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Date Posted: 11:41
Author: Mike Drake - 8 Jun 2001
Subject: Burbank an Atheist?
In reply to:
Waqidi - 5 Jun 2001
's message, "Re: Burbank, Microfiche and Statistical Blunders" on 11:40
The following is in response to your post above (here*), which I missed when it appeared initially. Although I have sort of dealt with these issues (e.g. here**), I nonetheless thought I should respond (at the risk of reopening a side issue).
1. PER BURBANK, ‘GOD’ IS MEANINGLESS
Burbank himself disclaims the idea of ‘god’ as “meaningless.” Does that make him an atheist? Well, one cannot coherently claim both that ‘x’ is meaningless and that one believes x exists. So if you had asked Burbank “Do you believe god exists?” he would have to answer in the negative. (Verify this for yourself: Pick a term you think is meaningless – say, ‘gubluergets’; now, do gubluergets exist? No: after all, ‘gubluergets’ is meaningless.***)
But couldn’t we just as well say then that Burbank was agnostic, as you do? Sure. But that’s not necessarily inconsistent with saying Burbank was an atheist. Agnosticism in at least one sense is the view that all claims to knowledge are uncertain. That’s the mantra of science itself, and by no means forecloses the concurrent announcement of tentative (yet robust) disbelief in god.
As well, this notion that spiritualism and atheism are somehow inconsistent has to go. Atheists can be spiritual; they just can’t be spiritualists.
2. BURBANKS OTHER REMARKS DO NOT CONTRADICT HIS OTHERWISE QUALIFIED ATHEISM
First, I’ll stipulate as to the authenticity of your quotations, Waqidi. (Would that once in a while you could to do for me the same favor! :-)) Second, I will not address the editorial remarks of the magazine or the paraphrasing of third parties. Third, I think it best to leave Edison out of the discussion.**** Thus, I look only to Burbank’s own words as they are quoted in excerpts you have provided.
2.1 "I HAVE not changed my views on immortality.”
As I’ve discussed elsewhere, Burbank’s view on immortality is that there is “immortality of influence” (not immortality of souls). (The quotation you yourself provide buttresses the point – with respect to both Burbank and Edison.*****) This apparently is the view he “has not changed.”
2.2 “The word 'God' has no meaning for me. . . .”
See discussion at 1, above.
2.3. “I believe there is a supreme intelligence pervading the universe."
Loose or figurative talk about a “supreme intelligence” hardly confirms theism (or disconfirms atheism). Here I think Burbank was being just as sloppy as he was when he claimed that ‘god’ is “meaningless.”******
Naturally, if you define god as the “supreme intelligence,” then Burbank was not an atheist. But since he counts ‘god’ as meaningless, clearly he would not so define it. So if it’s not clear exactly what Burbank meant by “supreme intelligence,” it is clear that he didn’t mean ‘god’.*******
2.4 “In pursuing the study of any of the universal and everlasting laws of nature. . .”
I’m not sure where it is in this quotation that compelling anti-atheist evidence lies. Obviously, Burbank’s remarks about “Mother Nature” are figurative.
3. EXCURSUS: WILL THE “REAL” BURBANK PLEASE STEP FORWARD?
I have in other posts already given several arguments about the relative probative weight that should be accorded the competing accounts (Yogananda’s v. the paper’s) of Burbanks views on reincarnation. I’ll give the main one again, abstracting out the issue of personae:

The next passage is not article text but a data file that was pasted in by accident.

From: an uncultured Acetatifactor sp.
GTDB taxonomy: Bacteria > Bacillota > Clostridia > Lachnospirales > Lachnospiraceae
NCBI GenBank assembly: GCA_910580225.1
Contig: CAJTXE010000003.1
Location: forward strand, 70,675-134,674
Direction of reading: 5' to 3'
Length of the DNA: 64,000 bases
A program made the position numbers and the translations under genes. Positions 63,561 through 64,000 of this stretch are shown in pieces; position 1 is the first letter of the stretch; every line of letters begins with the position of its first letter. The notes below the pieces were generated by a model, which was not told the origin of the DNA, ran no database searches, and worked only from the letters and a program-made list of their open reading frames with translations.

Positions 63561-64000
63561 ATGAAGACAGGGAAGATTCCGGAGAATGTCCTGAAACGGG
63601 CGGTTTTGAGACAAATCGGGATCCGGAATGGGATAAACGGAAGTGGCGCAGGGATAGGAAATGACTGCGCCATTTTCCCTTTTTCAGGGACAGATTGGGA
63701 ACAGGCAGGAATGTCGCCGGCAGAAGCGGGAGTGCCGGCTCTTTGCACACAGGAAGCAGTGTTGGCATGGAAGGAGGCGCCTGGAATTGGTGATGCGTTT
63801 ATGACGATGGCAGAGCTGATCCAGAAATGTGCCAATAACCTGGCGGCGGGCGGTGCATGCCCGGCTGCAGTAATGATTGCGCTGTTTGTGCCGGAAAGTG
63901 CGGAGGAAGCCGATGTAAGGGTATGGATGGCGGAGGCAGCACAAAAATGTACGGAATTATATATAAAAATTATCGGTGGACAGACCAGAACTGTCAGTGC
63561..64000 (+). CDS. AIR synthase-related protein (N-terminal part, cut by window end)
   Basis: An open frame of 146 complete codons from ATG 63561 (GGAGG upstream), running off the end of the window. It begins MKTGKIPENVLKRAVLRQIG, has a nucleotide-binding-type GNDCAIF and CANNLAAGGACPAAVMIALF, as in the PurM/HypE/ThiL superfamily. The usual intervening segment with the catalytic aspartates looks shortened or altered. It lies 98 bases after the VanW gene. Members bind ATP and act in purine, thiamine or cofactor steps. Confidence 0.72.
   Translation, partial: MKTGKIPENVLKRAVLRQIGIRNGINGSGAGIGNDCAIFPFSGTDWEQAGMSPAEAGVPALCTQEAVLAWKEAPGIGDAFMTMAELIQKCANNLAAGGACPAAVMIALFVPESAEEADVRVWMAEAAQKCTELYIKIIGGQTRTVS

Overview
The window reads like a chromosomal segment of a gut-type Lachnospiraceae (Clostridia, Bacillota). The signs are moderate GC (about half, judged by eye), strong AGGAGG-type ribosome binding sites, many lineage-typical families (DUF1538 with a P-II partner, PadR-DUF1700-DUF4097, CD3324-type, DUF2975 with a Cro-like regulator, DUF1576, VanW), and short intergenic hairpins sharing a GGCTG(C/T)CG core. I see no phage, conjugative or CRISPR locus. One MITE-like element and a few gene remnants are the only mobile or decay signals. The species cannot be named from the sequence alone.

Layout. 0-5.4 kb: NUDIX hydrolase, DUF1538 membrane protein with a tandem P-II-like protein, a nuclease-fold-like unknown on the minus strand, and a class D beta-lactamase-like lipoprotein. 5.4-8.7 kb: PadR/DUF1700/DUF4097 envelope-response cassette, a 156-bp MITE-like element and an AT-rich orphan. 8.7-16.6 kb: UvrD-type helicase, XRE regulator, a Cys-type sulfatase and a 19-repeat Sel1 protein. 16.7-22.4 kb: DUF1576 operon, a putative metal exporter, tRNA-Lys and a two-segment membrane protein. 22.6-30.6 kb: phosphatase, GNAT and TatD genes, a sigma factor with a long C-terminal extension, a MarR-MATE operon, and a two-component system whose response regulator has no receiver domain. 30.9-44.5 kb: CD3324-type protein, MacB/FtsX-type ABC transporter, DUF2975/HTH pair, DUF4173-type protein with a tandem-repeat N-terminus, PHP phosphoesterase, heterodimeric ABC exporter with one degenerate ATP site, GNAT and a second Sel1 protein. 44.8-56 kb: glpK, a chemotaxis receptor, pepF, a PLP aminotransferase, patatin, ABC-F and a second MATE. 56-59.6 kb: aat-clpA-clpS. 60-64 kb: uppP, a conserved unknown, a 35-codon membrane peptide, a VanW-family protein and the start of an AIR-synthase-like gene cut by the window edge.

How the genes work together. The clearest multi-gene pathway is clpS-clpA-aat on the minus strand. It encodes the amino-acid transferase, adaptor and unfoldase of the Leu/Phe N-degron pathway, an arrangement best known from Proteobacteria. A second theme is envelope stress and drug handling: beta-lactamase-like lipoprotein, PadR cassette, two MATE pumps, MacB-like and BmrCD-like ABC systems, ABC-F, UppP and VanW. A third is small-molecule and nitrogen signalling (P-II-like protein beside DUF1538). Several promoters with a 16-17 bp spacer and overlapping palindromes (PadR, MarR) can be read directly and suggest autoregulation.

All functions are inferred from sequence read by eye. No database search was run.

Suppose persons A and B report Person C’s remarks on topic T. According to A, C said: “T is false.” C is alive when this report becoms public, and never challenges it. On the other hand, 20 years later (after C is dead), B, who teaches that T is true, reports that A said: “T is true.”
Question: Which report is prima facie more likely to be true?
I think you are right that Burbank was “a skeptic of traditional religions and their concepts,” and that he was yet at the same time “a spiritual person who expressed an inner reverence for all things.” Nonetheless, for the reasons given, I also think Burbank was an atheist in an important sense: For him, the notion of god was meaningless.
Yogananda surely would have disagreed.
* Re(3): Burbank, Microfiche and Statistical Blunders - By waqidi 6/5/2001 at 09:48:02 AM.
** Re(6): Burbank, Microfiche and Statistical Blunders - By Mike Drake 6/6/2001 at 06:44:35 PM),
*** Thus, we are all a-gubluergetists!
**** For one thing, it is at best an essentially duplicative discussion. E.g., what did Edison mean when he said that he had never seen “the slightest scientific proof of the religious theories of heaven and hell, of future life for individuals, or of a personal God”? (Is this view anti-reincarnation?) Or what did he mean when he said that “ALL [my emphasis] religion is bunk”?
***** "Thomas Edison, who believes very much as Luther Burbank, once discussed with me immortality. He pointed to the electric light, his invention, saying: ‘There lives Tom Edison.’ So Luther Burbank lives. He lives forever in the myriad fields of strengthened grain, in the new forms of fruits and flowers, and plants, and vines, and trees, and above all, the newly watered gardens of the human mind. . . ." This use of the term ‘immortality’ is obviously nonliteral, and therefore entirely distinct from the notion of immortality operant in Yogananda’s and other mystic teachings.
****** The term ‘god’ clearly admits of meaningful discussion, and thus can’t be “meaningless” in any strict sense. Burbank should have been more careful in discussing such dicey matters.
******* I myself used to use the phrase “supreme intelligence” while at the same time holding atheist convictions; I no longer use that construction because it is clumsy and carries undesirable, theistic connotations.
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